The False Economy of Genomic Analyses

We are witness to a revolution in cancer therapeutics. Targeted therapies, named for their capacity to target specific tumor related features, are being developed and marketed at a rapid pace. Yet with an objective response rate of 10 percent (Von Hoff et al JCO, Nov 2011) reported for a gene array/IHC platform that attempted to select drugs for individual patients we have a long way to go before these tests will have meaningful clinical applications.

So, let’s examine the more established, accurate and validated methodologies currently in use for patients with advanced non-small cell lung cancer. I speak of patients with EGFR mutations for which erlotinib (Tarceva®) is an approved therapy and those with ALK gene rearrangements for which the drug crizotinib (Xalkori®) has recently been approved.

The incidence of ALK gene rearrangement within patients with non-small cell lung cancer is in the range of 2–4 percent, while EGFR mutations are found in approximately 15 percent. These are largely mutually exclusive events. So, let’s do a “back of the napkin” analysis and cost out these tests in a real life scenario.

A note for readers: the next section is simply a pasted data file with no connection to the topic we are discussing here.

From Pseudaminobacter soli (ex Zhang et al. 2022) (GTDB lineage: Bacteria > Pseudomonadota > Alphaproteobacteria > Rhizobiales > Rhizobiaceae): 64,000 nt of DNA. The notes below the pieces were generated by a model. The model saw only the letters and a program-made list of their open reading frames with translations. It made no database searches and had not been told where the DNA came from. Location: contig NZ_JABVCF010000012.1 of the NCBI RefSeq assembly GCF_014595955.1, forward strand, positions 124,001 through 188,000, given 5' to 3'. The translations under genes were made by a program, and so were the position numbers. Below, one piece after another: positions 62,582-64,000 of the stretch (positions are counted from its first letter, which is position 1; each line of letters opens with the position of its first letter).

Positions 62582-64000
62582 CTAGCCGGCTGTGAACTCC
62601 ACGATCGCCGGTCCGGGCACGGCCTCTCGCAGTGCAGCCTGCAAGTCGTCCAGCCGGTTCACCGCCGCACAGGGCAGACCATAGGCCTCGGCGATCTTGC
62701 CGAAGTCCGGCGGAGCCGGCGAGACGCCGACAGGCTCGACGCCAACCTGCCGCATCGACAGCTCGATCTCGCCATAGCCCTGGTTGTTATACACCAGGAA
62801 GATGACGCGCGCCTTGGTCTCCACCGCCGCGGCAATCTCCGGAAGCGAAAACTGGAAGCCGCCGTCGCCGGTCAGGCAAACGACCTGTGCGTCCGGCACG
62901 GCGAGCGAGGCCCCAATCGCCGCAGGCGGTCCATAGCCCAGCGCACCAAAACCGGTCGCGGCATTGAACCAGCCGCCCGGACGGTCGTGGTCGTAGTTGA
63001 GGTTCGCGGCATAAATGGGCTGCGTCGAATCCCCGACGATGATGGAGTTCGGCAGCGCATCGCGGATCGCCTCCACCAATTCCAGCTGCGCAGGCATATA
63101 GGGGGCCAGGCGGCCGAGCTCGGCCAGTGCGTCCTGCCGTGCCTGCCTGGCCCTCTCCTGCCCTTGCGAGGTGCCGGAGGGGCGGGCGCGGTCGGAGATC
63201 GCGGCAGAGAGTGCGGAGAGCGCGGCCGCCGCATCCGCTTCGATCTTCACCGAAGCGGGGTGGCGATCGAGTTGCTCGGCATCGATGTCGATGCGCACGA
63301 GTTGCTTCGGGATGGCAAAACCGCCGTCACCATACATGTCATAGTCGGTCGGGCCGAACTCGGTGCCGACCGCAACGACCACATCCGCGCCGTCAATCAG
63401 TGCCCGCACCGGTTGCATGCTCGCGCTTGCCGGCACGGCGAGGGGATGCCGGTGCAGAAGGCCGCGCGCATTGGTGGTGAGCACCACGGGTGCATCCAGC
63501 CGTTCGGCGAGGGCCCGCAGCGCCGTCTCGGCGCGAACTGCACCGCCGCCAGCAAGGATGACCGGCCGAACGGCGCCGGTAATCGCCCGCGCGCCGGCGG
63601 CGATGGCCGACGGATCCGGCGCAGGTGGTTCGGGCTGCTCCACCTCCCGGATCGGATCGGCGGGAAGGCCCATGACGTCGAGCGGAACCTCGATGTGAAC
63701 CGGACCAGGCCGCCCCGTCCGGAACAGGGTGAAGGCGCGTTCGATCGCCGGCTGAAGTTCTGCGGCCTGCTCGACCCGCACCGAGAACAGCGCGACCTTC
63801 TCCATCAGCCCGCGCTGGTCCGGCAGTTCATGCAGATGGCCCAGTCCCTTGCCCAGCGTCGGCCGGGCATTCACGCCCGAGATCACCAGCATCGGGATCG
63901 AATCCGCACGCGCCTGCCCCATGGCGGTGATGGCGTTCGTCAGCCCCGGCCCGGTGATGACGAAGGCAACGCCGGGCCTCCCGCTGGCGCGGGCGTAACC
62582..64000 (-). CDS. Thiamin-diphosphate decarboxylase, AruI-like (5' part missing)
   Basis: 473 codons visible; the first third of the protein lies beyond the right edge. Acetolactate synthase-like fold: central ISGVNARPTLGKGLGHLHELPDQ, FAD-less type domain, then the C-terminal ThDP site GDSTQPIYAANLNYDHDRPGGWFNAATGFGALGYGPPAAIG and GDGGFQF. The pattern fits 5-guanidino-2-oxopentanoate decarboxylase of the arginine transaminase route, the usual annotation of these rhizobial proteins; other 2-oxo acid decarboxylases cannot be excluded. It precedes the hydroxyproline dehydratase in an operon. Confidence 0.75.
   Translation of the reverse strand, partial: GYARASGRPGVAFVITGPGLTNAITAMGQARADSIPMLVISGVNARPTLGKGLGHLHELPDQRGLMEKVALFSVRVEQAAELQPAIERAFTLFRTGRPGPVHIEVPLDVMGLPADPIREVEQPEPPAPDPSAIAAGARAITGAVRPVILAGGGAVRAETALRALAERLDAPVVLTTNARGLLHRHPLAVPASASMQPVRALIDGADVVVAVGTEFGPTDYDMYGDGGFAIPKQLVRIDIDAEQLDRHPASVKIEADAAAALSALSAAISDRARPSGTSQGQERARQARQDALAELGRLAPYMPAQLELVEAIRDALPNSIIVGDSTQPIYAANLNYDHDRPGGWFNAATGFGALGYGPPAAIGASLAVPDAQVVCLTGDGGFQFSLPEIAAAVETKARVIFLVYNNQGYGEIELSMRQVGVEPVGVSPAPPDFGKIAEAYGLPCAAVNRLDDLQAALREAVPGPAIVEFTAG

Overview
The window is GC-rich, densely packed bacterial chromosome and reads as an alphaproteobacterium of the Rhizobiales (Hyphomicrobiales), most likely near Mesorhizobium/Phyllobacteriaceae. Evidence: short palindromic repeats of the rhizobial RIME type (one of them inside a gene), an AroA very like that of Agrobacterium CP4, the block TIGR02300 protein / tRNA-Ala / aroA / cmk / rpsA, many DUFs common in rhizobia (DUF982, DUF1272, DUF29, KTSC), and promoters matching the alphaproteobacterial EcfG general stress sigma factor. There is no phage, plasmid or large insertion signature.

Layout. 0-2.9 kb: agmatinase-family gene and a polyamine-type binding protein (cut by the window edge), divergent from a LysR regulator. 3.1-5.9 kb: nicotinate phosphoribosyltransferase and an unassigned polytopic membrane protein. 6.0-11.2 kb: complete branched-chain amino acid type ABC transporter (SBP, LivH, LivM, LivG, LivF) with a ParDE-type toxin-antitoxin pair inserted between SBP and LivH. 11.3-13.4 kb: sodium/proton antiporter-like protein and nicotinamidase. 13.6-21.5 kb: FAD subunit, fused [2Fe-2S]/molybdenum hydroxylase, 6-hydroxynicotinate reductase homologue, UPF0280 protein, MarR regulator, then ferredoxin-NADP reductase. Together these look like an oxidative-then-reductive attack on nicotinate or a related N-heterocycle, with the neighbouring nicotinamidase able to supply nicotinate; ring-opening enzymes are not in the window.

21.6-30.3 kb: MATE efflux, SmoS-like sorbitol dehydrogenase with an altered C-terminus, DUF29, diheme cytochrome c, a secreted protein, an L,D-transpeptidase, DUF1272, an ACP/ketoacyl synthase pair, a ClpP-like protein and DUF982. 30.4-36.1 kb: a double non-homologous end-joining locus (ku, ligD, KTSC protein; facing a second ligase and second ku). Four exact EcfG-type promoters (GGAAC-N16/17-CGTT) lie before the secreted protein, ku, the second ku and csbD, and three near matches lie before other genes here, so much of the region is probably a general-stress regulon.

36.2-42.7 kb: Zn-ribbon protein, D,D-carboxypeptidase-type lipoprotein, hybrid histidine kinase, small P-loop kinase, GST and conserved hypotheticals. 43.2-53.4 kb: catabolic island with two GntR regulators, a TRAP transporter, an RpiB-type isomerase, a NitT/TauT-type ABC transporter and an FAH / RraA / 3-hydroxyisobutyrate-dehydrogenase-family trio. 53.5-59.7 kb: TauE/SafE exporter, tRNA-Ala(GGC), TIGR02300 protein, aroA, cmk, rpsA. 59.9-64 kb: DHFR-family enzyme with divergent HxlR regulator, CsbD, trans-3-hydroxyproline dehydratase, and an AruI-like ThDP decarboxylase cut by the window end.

One hundred patients are diagnosed with non-small cell lung cancer.
•    Their physicians order ALK gene rearrangement     $1,500
•    And EGFR mutation analysis     $1,900
•    The costs associated $1,500 + $1,900 x 100 people =    $340,000
Remember, that only 4 percent will be positive for ALK and 15 percent positive for EGFR. And that about 80 percent of the ALK positive patients respond to crizotinib and about 70 percent of the EGFR positive patients respond to erlotinib.

So, let’s do the math.

We get three crizotinib responses and 11 erlotinib responses: 3 + 11 = 14 responders.
Resulting in a cost per correctly identified patient =     $24,285

Now, let’s compare this with an ex-vivo analysis of programmed cell death.

Remember, the Rational Therapeutics panel of 16+ drugs and combinations tests both cytotoxic drugs and targeted therapies. In our soon to be published lung cancer study, the overall response rate was 65 percent. So what does the EVA/PCD approach cost?

Again one hundred patients are diagnosed with non-small cell lung cancer.